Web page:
Restoration Wednesday, Suspension – The Shoulders of Your Car

posted in: Restoration Wednesday | 2
I didn’t confirm but these looked liked NOS on the shelf for 30 years.

 

When you’ve been going through physical therapy for almost two months for shoulder problems, tendinitis type stuff not rotator cuff, you begin to appreciate the value of shoulders that work. Just like a suspension, they prop everything up for you. And for as long as I’ve been waiting to fix my shoulders, it’s been about as long as I’ve waited to put back together the Bavaria front suspension. My gosh, golly, flim-flam have I been waiting.

Round One, try to unscrew the shock retaining nut. It was rusted and crusted. The original “nut” was a fairly flimsy piece of flat metal tack welded to 50mm threads. When you clamped onto it with a pipe wrench, the wrench teeth dug into the metal. Sorry no picture of that. After soaking and torching, the flat metal hex finally snapped off the threads. I was left with threads still stuck inside, see pic. Next move, cut the shock to try to gain access to the threads. Finally, a saws-all into the shock gave us access to the threads and allowed us to cut, chip and bang the threads free.

Round Two, get the right shock and retaining nuts. I had bought new KYB shocks in December of 2019. But they were on the shelf along with this BMW project until August when we finally got the old shock removed. I went to put them in and they were about an inch too tall. The guys at “jdmwerks13” on eBay were super knowledgeable and gracious about helping with an exchange for the shorter size, since different years used different length shocks. After another week or two delay to swap the 48mm retaining nuts I bought in 2019 for the proper 50mm, I tried building up the tower. Crap! The shaft on this shock was too narrow.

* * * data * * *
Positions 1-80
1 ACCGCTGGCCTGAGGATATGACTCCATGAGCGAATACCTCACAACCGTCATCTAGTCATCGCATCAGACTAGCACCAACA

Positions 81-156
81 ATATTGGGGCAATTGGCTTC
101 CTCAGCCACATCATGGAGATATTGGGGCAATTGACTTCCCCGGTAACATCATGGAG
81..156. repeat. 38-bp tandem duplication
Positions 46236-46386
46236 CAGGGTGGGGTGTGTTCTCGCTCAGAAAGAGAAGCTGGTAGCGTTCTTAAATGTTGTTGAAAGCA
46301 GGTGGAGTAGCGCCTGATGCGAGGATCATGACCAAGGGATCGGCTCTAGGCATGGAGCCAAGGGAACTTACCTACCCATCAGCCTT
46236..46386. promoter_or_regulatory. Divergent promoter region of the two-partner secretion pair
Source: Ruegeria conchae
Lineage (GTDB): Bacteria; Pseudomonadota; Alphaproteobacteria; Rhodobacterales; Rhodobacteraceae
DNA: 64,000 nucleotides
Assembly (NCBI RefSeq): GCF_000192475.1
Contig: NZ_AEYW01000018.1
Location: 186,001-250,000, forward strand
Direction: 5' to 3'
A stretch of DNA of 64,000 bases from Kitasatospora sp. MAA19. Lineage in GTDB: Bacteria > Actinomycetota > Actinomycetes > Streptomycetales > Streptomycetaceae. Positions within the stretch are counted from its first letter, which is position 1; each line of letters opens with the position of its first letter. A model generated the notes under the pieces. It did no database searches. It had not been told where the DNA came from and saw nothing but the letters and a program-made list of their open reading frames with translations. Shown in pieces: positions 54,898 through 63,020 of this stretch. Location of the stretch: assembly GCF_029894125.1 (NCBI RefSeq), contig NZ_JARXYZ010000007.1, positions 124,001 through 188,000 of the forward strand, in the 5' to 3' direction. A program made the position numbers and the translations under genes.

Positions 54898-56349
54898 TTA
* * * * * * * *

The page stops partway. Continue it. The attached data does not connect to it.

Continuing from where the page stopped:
So I went to Mesa Performances for KONI shocks. The KONIs came with the 50 mm retaining nut (you mean I could have avoided this nut frustration!) but not the hold down nut for the final shock tower mount. Sooooo I had to order that from McMaster Carr since the only other option was waiting on two nuts to ship from South Africa or ordering them from Germany. Typically when I can’t find a nut, screw or washer, I look up the original size and thread pitch on a parts diagram then order from McMaster who ships same day. Job done.

Round Three, test your memory and your shoulders. To make a long story short, I spent Wednesday putting everything back together – three times. I had to back out assembly because I forgot certain pieces which needed to go together in a certain order. After all the squeezing, lifting, straining and contorting I went backwards about 20% on my shoulder healing despite icing them when I was done. When I finally get the passenger side together and drop this car off of jack stands, I’ll be wildly excited not to have to shoulder the responsibility of this part of the project anymore. Try the veal.

 

Springs and spring plates were powder coated while the tower assemblies were cleaned, degreased and painted with several coats of tractor Rust-oleum paint.
Old cracked rubber boots were replaced with aftermarket boots and a crap load of grease. Thankfully, the tie rod ends are in good shape.
All the hardware that was removed was cad plated.

New shock tower mounts were sourced at a couple hundred dollars a piece. This entire strut assembly pivots on bearings in these mounts where typically, you have an upper and lower ball joint to handle the steering.

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